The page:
-We wanted to give the wearer a bit more height so we gave him show lifters to put inside his shoes.

Step 6: Chest Piece

1. measure your person in terms of their shoulders and how low the cheat piece needs to extend. take your scratch paper and start drawing it up. (pic 1)

2. transfer the paper template to EVA foam and begin to distress the foam. You can heat it with the heating gun and create grooves or indentions in it. I also took some of the leather scrap pieces and tied them into the shoulder piece. I later realized that there was also a chest piece layer under the original template i drew so i added that in later.

3. Now, this Batman who Laughs as a ton of buckles. i believe he had 12 again on his shoulders.. so these buckles looked a little different than the traditional belt looking buckles on the stomach. Once you find you buckles, you can sand them with sandpaper if they are a bit too shiny for you

4. I had to bent my shoulder buckles to get them to the general shape i wanted. I superglued them all in place to the foam at that point (pic 3)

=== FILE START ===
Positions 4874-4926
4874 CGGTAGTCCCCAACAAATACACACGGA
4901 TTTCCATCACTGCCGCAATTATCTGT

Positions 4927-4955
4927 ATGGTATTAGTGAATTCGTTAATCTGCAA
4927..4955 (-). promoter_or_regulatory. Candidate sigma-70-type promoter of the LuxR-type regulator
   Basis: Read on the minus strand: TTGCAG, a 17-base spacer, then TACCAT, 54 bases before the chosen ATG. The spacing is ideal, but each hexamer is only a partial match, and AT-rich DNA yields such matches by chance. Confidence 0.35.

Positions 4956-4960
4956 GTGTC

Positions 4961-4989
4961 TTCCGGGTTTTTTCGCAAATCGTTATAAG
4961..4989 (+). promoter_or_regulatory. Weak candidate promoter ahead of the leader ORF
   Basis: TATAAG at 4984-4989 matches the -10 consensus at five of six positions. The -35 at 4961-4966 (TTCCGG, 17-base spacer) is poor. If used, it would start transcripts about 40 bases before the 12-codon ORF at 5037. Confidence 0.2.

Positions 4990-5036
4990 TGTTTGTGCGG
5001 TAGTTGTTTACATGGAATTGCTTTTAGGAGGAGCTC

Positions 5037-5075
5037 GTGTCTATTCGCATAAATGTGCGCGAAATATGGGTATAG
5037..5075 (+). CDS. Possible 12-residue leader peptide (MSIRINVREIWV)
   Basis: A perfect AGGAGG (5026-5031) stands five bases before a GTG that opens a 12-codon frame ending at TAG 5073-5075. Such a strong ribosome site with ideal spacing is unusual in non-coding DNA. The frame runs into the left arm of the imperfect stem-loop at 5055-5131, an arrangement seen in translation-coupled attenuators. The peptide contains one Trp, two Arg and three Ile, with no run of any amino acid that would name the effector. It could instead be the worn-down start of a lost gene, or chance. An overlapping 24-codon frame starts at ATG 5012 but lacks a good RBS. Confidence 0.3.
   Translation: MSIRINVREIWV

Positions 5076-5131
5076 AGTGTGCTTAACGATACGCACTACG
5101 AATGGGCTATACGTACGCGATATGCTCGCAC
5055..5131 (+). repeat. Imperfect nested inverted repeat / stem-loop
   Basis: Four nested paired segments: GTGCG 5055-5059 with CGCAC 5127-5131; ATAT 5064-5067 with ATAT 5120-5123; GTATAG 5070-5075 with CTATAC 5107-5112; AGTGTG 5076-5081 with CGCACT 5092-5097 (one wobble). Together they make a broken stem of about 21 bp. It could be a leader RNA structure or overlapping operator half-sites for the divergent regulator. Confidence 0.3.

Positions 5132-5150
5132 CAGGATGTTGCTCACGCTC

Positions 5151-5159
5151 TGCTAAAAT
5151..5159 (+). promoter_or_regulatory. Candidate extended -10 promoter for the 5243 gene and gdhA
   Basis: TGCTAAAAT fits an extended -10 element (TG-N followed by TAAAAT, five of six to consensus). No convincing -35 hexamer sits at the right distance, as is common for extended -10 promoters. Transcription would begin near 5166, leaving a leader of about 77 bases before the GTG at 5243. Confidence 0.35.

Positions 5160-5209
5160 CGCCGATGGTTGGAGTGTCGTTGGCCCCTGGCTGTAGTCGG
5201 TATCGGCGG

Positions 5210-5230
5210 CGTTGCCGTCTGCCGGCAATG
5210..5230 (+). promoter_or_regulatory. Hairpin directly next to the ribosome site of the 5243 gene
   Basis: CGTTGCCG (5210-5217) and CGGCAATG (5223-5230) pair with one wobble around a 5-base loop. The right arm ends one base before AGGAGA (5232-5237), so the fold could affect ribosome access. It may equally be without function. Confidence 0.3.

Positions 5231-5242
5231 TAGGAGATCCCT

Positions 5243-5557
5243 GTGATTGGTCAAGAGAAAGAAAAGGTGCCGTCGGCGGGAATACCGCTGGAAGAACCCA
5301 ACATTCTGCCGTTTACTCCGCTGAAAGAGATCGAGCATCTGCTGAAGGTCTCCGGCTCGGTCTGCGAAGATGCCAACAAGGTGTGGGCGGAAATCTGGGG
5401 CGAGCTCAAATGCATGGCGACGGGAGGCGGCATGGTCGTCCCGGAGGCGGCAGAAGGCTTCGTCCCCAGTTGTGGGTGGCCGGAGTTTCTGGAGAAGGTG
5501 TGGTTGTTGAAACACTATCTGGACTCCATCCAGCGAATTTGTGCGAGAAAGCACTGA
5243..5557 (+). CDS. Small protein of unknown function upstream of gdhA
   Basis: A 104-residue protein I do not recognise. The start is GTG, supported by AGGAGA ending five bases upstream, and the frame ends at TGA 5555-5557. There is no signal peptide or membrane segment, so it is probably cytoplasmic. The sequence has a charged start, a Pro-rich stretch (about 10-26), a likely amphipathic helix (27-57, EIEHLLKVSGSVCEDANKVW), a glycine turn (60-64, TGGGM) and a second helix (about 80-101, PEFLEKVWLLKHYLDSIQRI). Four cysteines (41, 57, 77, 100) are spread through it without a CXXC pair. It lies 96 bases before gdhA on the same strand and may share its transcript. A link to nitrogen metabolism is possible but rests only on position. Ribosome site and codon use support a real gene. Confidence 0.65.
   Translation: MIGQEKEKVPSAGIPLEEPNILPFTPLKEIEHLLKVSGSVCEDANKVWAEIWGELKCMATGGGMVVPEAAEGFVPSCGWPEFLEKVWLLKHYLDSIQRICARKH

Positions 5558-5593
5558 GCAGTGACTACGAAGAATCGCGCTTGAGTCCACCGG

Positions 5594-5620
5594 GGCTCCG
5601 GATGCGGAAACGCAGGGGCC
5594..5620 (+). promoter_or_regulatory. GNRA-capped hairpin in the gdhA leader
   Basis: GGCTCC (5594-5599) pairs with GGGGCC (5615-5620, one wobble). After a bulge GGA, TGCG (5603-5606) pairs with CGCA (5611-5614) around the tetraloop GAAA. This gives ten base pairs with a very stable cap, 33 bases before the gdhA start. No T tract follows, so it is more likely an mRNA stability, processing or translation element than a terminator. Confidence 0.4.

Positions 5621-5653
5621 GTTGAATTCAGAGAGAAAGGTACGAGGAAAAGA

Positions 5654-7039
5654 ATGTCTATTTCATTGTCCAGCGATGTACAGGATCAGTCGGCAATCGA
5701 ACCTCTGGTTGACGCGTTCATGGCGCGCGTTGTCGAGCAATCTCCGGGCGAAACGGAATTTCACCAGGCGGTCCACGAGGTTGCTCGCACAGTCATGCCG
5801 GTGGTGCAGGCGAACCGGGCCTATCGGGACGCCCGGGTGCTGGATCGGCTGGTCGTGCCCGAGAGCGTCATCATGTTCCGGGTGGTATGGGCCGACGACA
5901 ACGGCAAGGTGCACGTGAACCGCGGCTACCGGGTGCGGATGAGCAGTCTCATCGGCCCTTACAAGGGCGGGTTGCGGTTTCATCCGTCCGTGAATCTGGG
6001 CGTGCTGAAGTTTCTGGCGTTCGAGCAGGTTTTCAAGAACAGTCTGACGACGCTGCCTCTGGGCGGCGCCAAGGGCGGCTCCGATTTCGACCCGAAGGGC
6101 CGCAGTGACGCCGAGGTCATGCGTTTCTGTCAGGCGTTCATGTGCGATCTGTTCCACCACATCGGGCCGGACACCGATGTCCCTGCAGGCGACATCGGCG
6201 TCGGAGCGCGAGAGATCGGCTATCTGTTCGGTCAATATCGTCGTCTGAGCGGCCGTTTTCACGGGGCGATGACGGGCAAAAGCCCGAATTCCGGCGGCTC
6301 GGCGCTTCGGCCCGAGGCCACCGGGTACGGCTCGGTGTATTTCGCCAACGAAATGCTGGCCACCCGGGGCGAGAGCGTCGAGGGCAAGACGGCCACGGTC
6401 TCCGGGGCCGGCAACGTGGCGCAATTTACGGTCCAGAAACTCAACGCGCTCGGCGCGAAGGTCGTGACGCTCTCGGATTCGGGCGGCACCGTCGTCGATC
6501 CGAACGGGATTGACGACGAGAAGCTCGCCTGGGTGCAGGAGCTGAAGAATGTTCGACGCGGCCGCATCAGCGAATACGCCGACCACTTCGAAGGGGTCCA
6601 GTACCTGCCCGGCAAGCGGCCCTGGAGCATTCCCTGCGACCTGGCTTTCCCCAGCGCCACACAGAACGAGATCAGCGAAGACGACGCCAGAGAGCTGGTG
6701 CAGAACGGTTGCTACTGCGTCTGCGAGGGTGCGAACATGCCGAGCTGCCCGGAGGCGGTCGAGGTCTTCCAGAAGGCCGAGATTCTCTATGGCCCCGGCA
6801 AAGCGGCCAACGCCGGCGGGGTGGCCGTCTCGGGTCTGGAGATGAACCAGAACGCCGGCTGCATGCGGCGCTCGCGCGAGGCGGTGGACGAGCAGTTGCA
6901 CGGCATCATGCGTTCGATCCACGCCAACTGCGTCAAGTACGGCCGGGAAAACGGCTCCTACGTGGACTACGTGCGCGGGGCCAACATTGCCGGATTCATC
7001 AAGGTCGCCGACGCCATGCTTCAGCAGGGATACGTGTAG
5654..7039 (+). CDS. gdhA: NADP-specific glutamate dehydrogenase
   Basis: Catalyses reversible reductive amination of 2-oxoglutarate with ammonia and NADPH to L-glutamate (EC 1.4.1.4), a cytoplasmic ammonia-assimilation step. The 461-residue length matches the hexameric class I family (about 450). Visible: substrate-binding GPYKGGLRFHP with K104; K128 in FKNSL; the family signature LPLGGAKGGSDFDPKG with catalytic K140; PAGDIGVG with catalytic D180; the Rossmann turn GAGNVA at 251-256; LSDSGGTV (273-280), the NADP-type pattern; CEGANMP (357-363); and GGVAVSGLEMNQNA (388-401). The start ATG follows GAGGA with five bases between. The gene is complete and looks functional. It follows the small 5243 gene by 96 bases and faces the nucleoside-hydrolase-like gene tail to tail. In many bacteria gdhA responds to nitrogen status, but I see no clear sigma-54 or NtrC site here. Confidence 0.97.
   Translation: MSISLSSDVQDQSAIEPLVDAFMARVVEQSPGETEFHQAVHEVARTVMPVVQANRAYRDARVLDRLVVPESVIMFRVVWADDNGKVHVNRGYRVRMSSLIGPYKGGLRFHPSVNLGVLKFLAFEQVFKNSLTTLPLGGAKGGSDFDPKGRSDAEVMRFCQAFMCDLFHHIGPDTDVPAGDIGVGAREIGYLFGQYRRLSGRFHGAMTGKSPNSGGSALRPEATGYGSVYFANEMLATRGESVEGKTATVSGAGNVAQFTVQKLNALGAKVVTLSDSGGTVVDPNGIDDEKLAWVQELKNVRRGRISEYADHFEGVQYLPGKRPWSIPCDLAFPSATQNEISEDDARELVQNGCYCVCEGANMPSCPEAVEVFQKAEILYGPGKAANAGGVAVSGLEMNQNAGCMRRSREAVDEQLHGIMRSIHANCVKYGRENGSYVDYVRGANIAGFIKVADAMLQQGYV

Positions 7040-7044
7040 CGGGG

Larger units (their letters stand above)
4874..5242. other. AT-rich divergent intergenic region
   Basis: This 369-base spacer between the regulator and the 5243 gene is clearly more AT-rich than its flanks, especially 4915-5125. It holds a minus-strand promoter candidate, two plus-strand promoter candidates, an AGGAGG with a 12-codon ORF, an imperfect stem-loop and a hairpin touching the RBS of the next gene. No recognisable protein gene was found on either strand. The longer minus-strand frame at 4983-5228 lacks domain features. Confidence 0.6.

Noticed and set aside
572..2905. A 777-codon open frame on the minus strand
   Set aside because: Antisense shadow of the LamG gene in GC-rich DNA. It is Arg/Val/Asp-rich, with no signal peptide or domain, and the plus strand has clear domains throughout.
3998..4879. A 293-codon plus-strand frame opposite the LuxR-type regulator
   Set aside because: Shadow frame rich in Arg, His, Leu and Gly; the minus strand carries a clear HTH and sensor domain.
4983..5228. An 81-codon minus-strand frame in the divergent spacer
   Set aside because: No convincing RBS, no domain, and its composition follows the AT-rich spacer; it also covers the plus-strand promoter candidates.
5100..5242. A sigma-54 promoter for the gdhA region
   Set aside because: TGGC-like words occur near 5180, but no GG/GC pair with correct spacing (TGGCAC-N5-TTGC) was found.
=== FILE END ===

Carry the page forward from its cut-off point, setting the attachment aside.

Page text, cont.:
5. I used a few black plastic buckles to keep the shoulder piece in place. I put on in the collar to clamp around the neck, and then i also attached two to the front of the jacket and one to the back of the jacket so that the chest piece would sit still and not flap around.

Step 7: Teeth, Make Up, Accessories


-You have several options with the teeth. You can buy some cheap prosthetics (pic 1)

-You can create you own teeth with the thermoplastic (pic 2). I used food coloring to get it a darker color

- You can purchase some expensive prosthetics. The wearer opted for more expensive teeth as he liked the look of it. He purchased the Pennywise teeth from (pic 3 +4). The kit comes with more thermoplastic that allow the prosthetics to grip around your actual teeth for a fairly comfortable fit.